Naukratis: Greeks in Egypt

Alexandra Villing, Marianne Bergeron, Giorgos Bourogiannis, Alan Johnston, François Leclère, Aurélia Masson and Ross Thomas

With Daniel von Recklinghausen, Jeffrey Spencer, Valerie Smallwood, Virginia Webb and Susan Woodford

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Supported by

The Leverhulme Trust
  • The Shelby White - Leon Levy Program for Archaeological Publications
  • Christian Levett and the Mougins Museum of Classical Art
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Ptolemaic, Roman and Byzantine amphorae and stoppers

 

Ross Iain Thomas

Amphorae are common, distinctive and now a well understood field of archaeological study, constituting a major aspect of research into Hellenistic and Roman archaeology. Amphora sherds are commonly encountered walking through Naukratis to this day. However, they are relatively scarce within the assemblage collected by Petrie, Gardner and Hogarth, which is discussed alongside the subsequent research undertaken by Coulson and Leonard and recent fieldwork undertaken by the British Museum. The identification and provenance of amphorae can provide the source and contents of liquid commodities reaching cities such as Naukratis. This data enables us to track the changing sources of wine and oil that were consumed at Naukratis. The study of amphora stoppers allows one to check whether amphorae have been recycled locally and to associate quantifiable ceramic data with qualifiable epigraphic data concerning traders and agents involved in the transport of liquid goods; together the economy of Naukratis can be assessed in comparison with other major settlements in the region and further afield.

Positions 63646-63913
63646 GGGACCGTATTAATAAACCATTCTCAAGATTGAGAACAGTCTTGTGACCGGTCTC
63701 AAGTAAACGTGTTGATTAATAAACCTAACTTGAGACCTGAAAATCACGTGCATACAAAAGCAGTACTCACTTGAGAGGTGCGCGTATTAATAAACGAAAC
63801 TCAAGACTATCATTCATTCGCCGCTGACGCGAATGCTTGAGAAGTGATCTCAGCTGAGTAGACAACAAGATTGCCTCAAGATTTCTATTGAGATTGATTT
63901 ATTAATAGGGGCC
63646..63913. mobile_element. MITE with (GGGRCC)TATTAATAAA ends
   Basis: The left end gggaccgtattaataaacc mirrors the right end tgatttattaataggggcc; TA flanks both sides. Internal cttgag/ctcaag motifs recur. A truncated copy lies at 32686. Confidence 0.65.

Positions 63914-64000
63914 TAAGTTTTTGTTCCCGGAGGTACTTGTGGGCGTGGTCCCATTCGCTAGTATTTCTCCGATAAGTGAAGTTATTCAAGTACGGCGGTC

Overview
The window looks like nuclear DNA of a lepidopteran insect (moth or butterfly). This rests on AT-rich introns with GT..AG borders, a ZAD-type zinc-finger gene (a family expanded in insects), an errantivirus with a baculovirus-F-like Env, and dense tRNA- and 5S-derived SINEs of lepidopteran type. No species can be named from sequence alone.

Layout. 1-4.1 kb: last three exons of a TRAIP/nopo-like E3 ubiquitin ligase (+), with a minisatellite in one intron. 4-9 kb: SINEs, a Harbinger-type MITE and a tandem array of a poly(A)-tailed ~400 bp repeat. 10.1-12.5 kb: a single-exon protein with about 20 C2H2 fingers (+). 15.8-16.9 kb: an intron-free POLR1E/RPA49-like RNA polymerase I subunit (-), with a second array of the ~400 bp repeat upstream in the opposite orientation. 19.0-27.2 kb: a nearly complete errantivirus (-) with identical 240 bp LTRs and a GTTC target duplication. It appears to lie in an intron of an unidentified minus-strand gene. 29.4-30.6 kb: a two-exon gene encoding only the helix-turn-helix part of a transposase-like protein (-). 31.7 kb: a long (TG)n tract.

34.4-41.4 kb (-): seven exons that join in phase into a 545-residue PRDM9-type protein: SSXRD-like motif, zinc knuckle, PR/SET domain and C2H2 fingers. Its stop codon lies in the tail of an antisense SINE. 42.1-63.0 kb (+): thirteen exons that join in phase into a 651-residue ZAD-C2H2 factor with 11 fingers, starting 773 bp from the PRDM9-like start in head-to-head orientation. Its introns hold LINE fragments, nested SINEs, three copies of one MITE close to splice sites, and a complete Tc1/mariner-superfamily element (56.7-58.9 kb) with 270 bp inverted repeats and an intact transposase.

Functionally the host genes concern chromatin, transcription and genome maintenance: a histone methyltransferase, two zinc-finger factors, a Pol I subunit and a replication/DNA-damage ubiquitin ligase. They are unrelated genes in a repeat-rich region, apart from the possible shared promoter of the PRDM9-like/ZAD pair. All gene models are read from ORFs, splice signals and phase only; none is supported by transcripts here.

Egyptian terracotta stamp for amphora stopper seals depicting grapes in a basket flanked by wine amphorae, dated c. 200–30 BC. British Museum, 1886,0401.1367